A couple of rules …

For a rejection to count, you must put your best foot forward. Study the potential client. Personalize the proposal. And follow up at least three times.

Also, for a rejection to count, the prospect needs to respond to you, not just ignore your messages.

If you aim to get 100 rejections that fit this bill in the next year, chances are really, really good that you’ll also start landing more work. A lot more work.

Don’t Forget Your Personal Goals

Although writing is pretty great … there is more to life than that.

There’s health and family. Community and hobbies. Personal growth and big dreams.

In addition to setting your business goals for the year, give some thought to two or three personal goals you’d like to achieve.

And then pick one of the processes above to make a plan for achieving those goals, too.

No Matter the Process You Choose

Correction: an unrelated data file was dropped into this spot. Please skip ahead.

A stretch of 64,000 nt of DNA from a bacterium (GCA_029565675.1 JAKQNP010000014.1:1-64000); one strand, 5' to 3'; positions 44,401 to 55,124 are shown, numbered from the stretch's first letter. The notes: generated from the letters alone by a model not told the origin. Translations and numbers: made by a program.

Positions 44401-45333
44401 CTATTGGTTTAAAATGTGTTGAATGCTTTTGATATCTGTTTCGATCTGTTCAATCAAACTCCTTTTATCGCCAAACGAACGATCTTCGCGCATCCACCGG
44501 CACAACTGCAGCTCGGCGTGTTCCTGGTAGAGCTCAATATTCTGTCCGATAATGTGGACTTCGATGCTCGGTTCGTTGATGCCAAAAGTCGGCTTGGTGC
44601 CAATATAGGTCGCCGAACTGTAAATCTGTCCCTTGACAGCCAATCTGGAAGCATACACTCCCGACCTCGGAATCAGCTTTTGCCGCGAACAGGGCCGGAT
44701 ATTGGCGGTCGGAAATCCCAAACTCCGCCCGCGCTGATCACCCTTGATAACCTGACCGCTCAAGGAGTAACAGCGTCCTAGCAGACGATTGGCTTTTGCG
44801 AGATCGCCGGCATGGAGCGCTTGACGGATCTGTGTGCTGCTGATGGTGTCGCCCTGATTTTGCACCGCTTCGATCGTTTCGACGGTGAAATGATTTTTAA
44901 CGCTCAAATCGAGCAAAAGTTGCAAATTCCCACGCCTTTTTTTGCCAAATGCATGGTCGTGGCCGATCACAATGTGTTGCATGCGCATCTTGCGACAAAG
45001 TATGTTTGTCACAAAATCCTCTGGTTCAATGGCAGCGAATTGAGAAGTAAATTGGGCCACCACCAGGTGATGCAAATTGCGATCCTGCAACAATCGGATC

Which every process you choose to chase your goals, there are a few things that are universally helpful in achieving the goals you set …

  • Review your goal daily — this is so key to staying motivated and on track.
  • When you review your goal, remind yourself of why you set that goal.
  • When you’re feeling resistant to the goal-oriented task in front of you, acknowledge that as normal and okay … and the choose to take action anyway.
  • Be grateful for the big and little blessings in your life. Dwell on that gratitude.
  • Celebrate your wins regularly.

And always remember, you set goals because you want to make your life better. This isn’t about earning approval from others or not letting them down. This is about lifting yourself up. So, keep your head on straight and make it a great year!

Are you ready to make the leap to the writer’s life this year? What are your goals? Share with us in the comments.

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Published: January 1, 2021